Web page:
The Thrashers fired their coach, changed their general manager, imported a goodly roster chunk from the Stanley Cup champions … and will miss the playoffs yet again. They finished 10th in the Eastern Conference last season; with four games remaining, they’re 11th now. And should we be upset?
Nah. They’re the Thrashers.
As for the Thrashers’ corporate brethren: That’s different. The Hawks have made the playoffs three seasons running and have won a series the past two years. They didn’t opt for change over the offseason. They chose continuity, albeit with a twist. They fired their coach but promoted his assistant. (Message: “We’ve changed, but not really.”)
The Hawks won 53 games last season and finished third in the East. The best they can do this time is 49 victories, and they’re all but certain to be the No. 5 seed. In no way can this be seen as progress — the only reason to fire a coach while keeping his players is because you believe they’re capable of more — but there’s still a chance to get it right. The NBA playoffs, at least the Eastern half thereof, are where goofy happens: Only once since 2002 has the East’s No. 1 seed reached the finals.
A nice playoff run — one that carries into the Eastern finals, where the Atlanta Hawks have never ever been — would allow them to wag their fingers at all us doubters and say, “See? We knew what we were doing.” And there’s no reason they can’t, even without the homecourt edge, beat Orlando in Round 1. (The Magic isn’t half the team it was, which can happen when you trade away half your team in December.)
For discussion purposes, let’s say the Hawks upset Orlando and lose routinely to Chicago in the conference semis. Even the easily satisfied Atlanta Spirit would have trouble framing that as progress. How could you give Larry Drew rave reviews if his team falls at the same hurdle as Mike Woodson’s? And if dissimilar-in-demeanor coaches wind up with the same result, is it even the coach at all?
Since taking ownership in 2004, the easily addled Spirit has been consistent in its willingness to be patient with “the growing young core” of its basketball team. But here it is 2011, and three of the Core Four — Josh Smith, Marvin Williams and Joe Johnson — have been in place for nearly six years, and Al Horford arrived in 2007. Over time, the Hawks have gone from wretched (13-69 in 2004-2005) to rather good (53-29 last season). But now the graph, at least the regular-season part of it, shows its first dip since the inglorious days of Terry Stotts and Chris Crawford.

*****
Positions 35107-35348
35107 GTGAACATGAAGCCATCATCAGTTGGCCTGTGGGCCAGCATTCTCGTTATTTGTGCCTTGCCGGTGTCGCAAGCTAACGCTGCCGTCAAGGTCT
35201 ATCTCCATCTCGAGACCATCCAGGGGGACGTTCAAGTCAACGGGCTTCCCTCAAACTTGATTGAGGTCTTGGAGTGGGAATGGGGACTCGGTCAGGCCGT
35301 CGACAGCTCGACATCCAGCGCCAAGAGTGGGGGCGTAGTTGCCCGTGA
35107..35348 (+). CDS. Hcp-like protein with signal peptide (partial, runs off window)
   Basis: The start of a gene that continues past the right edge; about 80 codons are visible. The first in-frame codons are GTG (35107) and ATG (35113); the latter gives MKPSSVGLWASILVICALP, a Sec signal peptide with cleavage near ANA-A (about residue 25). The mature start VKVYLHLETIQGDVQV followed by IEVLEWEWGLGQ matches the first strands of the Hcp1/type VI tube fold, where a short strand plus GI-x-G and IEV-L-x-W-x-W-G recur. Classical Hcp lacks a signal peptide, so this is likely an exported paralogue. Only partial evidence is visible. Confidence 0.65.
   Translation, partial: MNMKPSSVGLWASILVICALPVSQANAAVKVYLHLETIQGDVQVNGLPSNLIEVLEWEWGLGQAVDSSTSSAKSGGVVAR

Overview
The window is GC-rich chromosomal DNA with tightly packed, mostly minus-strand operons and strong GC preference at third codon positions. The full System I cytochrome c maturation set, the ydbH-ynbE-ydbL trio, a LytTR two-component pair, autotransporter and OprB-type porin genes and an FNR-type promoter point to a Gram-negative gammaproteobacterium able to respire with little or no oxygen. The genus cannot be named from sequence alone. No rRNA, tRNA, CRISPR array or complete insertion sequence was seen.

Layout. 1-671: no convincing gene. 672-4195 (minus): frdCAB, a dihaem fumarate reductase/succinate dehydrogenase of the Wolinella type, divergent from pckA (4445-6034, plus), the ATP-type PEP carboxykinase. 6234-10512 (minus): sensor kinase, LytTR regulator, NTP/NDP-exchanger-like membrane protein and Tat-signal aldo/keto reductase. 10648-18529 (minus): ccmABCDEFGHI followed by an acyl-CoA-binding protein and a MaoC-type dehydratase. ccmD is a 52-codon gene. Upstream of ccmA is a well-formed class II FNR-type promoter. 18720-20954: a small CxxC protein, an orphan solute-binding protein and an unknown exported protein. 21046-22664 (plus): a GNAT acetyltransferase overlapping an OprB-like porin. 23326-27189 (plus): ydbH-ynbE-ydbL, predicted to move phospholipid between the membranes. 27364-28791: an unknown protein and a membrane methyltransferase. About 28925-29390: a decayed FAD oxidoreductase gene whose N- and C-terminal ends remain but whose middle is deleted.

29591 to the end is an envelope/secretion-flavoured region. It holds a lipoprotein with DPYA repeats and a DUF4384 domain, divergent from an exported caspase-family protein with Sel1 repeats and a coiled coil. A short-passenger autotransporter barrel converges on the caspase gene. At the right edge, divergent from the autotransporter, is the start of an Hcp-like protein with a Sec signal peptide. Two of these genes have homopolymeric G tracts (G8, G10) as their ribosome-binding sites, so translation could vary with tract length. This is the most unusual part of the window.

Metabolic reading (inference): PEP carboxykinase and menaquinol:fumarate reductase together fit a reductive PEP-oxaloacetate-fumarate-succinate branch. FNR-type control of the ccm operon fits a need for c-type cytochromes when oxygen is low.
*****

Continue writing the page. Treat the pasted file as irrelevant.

The loose definition of insanity is doing the same thing and expecting a different result. If the Hawks fall in Round 2 again, the only logical tack would be to try something else, and this doesn’t mean promoting a different assistant. Given that their No. 1 pick was sent to Washington for Kirk Hinrich, we can expect no help from the draft. Even worse, last year’s No. 1 pick — Jordan Crawford, also shipped to D.C. – has scored 20-plus points the past four games. Heck, he even had a triple double. (And the Hawks’ record with Hinrich? It’s 10-9.)
There’s a chance Jamal Crawford, who’ll be an unrestricted free agent, could be packaged in a sign-and-trade, but the greater issue is the Core Four. If this season yields nothing better (or even as good as) the past two, why stay the course? Which brings us to names:
Johnson can’t be traded because nobody wants to pay his massive salary through 2016. Horford can’t be traded because this franchise would collapse without him. Williams can’t be traded for anyone of significance because every NBA team already has a Marvin Williams. By process of elimination, that leaves …
It would be tough saying goodbye to someone this talented, tougher still watching him become an All-Star — which he surely would — wearing a different uniform. But if this spring becomes another fizzle, what choice would the Spirit have?
(Well, it could sell the team and leave such decisions to someone else. That could happen, too. Never a dull moment, huh?)
By Mark Bradley